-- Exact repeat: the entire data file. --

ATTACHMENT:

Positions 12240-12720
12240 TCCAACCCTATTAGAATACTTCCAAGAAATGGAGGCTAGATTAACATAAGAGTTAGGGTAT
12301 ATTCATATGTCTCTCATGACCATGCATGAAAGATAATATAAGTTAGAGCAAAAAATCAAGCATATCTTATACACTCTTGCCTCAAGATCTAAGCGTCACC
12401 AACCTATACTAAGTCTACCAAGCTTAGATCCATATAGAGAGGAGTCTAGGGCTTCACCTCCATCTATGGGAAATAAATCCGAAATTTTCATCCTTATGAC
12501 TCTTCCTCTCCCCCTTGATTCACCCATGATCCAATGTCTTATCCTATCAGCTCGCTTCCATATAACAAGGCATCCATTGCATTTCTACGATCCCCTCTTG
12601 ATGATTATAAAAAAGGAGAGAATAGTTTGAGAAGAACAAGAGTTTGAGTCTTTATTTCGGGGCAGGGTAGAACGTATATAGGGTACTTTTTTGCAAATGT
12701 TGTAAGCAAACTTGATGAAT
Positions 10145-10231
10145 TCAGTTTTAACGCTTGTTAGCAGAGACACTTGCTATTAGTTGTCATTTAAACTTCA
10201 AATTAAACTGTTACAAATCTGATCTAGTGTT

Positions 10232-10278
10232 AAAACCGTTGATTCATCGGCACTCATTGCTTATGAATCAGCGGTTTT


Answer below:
Positions 12240-12720
12240 TCCAACCCTATTAGAATACTTCCAAGAAATGGAGGCTAGATTAACATAAGAGTTAGGGTAT
12301 ATTCATATGTCTCTCATGACCATGCATGAAAGATAATATAAGTTAGAGCAAAAAATCAAGCATATCTTATACACTCTTGCCTCAAGATCTAAGCGTCACC
12401 AACCTATACTAAGTCTACCAAGCTTAGATCCATATAGAGAGGAGTCTAGGGCTTCACCTCCATCTATGGGAAATAAATCCGAAATTTTCATCCTTATGAC
12501 TCTTCCTCTCCCCCTTGATTCACCCATGATCCAATGTCTTATCCTATCAGCTCGCTTCCATATAACAAGGCATCCATTGCATTTCTACGATCCCCTCTTG
12601 ATGATTATAAAAAAGGAGAGAATAGTTTGAGAAGAACAAGAGTTTGAGTCTTTATTTCGGGGCAGGGTAGAACGTATATAGGGTACTTTTTTGCAAATGT
12701 TGTAAGCAAACTTGATGAAT
Positions 10145-10231
10145 TCAGTTTTAACGCTTGTTAGCAGAGACACTTGCTATTAGTTGTCATTTAAACTTCA
10201 AATTAAACTGTTACAAATCTGATCTAGTGTT

Positions 10232-10278
10232 AAAACCGTTGATTCATCGGCACTCATTGCTTATGAATCAGCGGTTTT